We find ourselves on the one hand looking back through the lenses of our lives, our cultures, our educations, our religious upbringings, the pillars on which our worldviews are constructed, to places and times of tremendous significance for us as people of faith, the Christian faithful. At this time of year especially we cast our mind’s eye back, way back through historical time and across geographical and cultural expanses to the Ancient Near East, to that part of the world today known as Israel and the Occupied Territories. And we remember the fulfillment of promises made by prophets like Isaiah of a Messiah to be born – a Messiah who was born to Mary in a stable in the town of Bethlehem.
And as our texts today reminds us, we also look forward, and not just until Christmas Eve and Christmas Day when all our hustle and bustle pays off (we hope!). Isaiah describes a time “in the days to come” when “the mountain of the Lord’s house shall be established as the highest of the mountains …. All the nations shall stream to it.” It will be a time when God will “judge between the nations (notice how it says God will judge between nations and not just judge nations), and shall arbitrate for many peoples; they shall beat their swords into plowshares, and their spears into pruning hooks; nation shall not lift up sword against nation, neither shall they learn war anymore.”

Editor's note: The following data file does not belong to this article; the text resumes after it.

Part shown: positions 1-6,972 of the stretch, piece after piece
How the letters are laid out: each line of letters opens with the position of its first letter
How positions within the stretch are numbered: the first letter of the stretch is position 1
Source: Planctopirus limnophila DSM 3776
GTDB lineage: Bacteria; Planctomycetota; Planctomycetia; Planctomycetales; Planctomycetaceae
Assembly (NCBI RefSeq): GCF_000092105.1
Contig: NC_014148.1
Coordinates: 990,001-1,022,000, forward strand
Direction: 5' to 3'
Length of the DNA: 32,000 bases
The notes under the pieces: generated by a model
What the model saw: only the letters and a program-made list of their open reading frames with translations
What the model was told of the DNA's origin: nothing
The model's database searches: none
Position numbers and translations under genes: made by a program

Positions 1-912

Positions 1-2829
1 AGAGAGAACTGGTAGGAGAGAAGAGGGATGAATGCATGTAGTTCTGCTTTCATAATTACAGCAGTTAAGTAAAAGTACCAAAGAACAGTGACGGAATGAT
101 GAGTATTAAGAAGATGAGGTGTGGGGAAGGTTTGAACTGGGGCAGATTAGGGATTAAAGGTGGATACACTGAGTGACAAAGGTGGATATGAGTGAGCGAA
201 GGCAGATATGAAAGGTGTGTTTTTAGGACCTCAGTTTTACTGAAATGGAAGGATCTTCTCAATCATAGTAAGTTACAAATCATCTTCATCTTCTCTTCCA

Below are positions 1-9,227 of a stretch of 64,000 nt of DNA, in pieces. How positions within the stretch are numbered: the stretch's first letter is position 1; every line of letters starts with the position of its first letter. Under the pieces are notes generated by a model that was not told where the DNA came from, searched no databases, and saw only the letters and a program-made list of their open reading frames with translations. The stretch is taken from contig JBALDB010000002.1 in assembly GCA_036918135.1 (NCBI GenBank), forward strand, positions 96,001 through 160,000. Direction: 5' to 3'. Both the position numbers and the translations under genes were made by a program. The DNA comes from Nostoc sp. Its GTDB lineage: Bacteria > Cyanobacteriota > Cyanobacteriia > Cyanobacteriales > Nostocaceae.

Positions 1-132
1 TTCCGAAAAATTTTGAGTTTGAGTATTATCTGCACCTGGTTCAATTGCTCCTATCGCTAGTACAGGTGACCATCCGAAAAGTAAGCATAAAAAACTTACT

This is such a beautiful and comforting passage. It promises that, in the words of one commentator, “regardless of where power seems to lie in the present, the day is coming when God’s reign will be established for all humankind to see. God’s dwelling on Mount Zion will be central and elevated over all other claims to prominence or power.”(1) Isaiah promises a day when God will judge disputes between nations and arbitrate for many peoples; people who have been oppressed and marginalized will finally find justice. Instruments of war will be transformed into instruments for tilling the earth and cultivating food, food that will be distributed to those who are hungry. Isaiah foresees the advent of an era of peace with justice, the very peace with justice that God in Jesus heralded.